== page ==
One listener asked how educational preparation in patient safety has changed since To Err Is Human came out, and what more needs to be done. Dr. Berwick said the changes that have come have not been enough. “This is the new anatomy,” he said. “Safety and quality generally are no longer appropriately dealt with as add-ons to the professional skill set. It’s core; it’s essential.”
Would Dr. Berwick require trustees and executives to take a foundational course in safety science? “I’ll just say it’s really, really smart to do,” he said, stopping short of a requirement, but acknowledging that leaders and trustees have a duty to understand safety science, just as they need to understand financial stewardship of their organizations.
Other areas touched upon include
Reporting: Drs. Berwick and Shojania agreed that there has been an overemphasis on reporting for the sake of reporting, and that there needs to be more focus now on addressing the problems and recognizing which types of events are necessary to report every time. Dr. Shojania said that falls, for example, represent an epidemiologic problem, and there might not be value to reporting each and every one but instead focusing on systematic prevention.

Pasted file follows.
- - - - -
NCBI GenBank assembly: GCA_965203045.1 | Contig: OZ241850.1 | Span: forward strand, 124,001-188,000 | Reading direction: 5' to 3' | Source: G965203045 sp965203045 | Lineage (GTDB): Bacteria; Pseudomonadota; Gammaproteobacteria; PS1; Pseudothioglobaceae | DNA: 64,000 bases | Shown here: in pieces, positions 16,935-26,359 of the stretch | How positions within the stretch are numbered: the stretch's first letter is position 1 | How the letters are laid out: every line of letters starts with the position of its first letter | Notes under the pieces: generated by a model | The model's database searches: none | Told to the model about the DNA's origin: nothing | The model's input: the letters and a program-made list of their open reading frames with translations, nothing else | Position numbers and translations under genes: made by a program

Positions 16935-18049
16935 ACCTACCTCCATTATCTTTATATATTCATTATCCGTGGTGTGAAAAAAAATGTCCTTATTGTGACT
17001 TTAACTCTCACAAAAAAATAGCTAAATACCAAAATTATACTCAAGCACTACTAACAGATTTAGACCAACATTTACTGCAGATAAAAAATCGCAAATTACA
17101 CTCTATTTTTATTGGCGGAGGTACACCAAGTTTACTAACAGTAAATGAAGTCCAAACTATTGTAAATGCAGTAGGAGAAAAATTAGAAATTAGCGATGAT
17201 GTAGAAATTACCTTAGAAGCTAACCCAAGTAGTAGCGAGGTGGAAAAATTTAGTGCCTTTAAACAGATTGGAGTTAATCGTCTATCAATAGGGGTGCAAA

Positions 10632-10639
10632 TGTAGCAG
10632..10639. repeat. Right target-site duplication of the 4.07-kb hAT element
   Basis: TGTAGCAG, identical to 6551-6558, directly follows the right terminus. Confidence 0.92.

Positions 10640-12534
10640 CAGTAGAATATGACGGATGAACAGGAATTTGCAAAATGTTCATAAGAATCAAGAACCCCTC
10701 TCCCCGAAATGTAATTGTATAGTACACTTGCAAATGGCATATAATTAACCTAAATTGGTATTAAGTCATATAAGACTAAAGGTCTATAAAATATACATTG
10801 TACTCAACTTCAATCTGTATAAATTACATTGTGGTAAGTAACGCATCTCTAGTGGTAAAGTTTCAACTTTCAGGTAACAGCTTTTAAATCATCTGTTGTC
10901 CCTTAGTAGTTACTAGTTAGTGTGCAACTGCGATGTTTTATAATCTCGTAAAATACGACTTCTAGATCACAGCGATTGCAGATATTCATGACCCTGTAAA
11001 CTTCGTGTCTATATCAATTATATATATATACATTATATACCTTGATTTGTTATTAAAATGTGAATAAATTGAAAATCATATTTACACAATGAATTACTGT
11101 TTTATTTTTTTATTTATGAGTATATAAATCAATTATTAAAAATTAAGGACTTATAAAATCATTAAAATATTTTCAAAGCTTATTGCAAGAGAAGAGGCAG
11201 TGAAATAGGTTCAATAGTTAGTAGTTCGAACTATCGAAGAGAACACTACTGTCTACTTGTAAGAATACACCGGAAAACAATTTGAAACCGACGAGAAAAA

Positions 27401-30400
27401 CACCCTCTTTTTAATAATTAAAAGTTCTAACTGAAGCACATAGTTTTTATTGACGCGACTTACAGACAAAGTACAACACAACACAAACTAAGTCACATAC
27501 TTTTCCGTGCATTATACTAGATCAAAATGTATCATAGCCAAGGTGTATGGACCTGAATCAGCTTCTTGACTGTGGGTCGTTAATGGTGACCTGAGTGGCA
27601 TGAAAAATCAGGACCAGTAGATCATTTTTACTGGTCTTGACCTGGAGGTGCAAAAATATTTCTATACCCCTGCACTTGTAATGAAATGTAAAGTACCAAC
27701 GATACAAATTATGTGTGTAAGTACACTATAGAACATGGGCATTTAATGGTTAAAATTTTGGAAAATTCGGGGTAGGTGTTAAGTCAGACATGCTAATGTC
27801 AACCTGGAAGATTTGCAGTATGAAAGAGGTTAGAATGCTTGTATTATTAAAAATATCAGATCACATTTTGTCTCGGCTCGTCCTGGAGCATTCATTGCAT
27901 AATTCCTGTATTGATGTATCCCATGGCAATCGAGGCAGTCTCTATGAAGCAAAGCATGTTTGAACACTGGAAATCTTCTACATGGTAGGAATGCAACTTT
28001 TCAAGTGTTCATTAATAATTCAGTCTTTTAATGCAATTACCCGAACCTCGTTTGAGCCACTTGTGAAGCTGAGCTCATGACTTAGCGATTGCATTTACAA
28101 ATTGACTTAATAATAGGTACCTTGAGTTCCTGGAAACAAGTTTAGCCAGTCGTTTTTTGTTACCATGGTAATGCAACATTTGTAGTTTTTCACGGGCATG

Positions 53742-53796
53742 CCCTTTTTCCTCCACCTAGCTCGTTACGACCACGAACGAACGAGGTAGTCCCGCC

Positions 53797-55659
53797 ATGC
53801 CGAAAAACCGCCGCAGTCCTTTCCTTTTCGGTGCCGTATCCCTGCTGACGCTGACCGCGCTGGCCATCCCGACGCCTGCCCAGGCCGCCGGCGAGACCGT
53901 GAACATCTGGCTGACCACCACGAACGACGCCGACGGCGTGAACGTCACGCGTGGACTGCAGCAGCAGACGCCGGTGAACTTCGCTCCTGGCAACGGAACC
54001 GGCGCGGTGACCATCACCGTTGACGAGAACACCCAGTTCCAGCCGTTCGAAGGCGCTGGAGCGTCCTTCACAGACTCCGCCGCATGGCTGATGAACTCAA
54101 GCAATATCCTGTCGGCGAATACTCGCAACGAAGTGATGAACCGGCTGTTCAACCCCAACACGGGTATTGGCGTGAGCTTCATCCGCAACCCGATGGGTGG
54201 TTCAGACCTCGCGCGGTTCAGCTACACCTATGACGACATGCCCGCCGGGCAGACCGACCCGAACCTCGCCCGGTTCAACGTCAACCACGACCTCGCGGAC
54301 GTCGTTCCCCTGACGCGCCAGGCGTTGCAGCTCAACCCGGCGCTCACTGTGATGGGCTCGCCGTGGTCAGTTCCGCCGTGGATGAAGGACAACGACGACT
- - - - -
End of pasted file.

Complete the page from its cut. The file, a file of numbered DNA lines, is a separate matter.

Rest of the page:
Centralized oversight of patient safety: Dr. Berwick stopped short of calling for a new agency, like the National Transportation Safety Board, to oversee health care errors. He said there is a need for high levels of coordination, but that “a national reporting system may not add the value that some think if might…I’m a very strong fan of national leadership here, but national aggregation of data I think is something we need to approach with some caution.
Patient and family engagement: Dr. Shojania emphasized that many of the methods in use that are supposed to engage patients are superficial. True patient and family engagement needs to be authentic, and health care professionals could do a better job of characterizing what aspects of health care would most benefit from patient and family engagement.
In closing, Dr. Gandhi asked both presenters to pick their top 3 of the 8 recommendations. Both chose recommendations 1, Ensure that leaders establish and sustain a safety culture, and 6, support the health care workforce, among their top 3. Dr. Berwick added engaging patients and families to his list, while Dr. Shojania cited recommendation 8, Ensure that technology is safe and optimized to improve patient safety.
If you were not able to attend the webcast, listen to the replay and download the report here.
Which recommendations would make your top 3? Comment on this post below. Note: to post a comment you must be logged in. Register or log in.
About the Author: Patricia McTiernan, MS is assistant vice president for communications at the National Patient Safety Foundation and editor of the P.S. Blog. Contact her at email@example.com.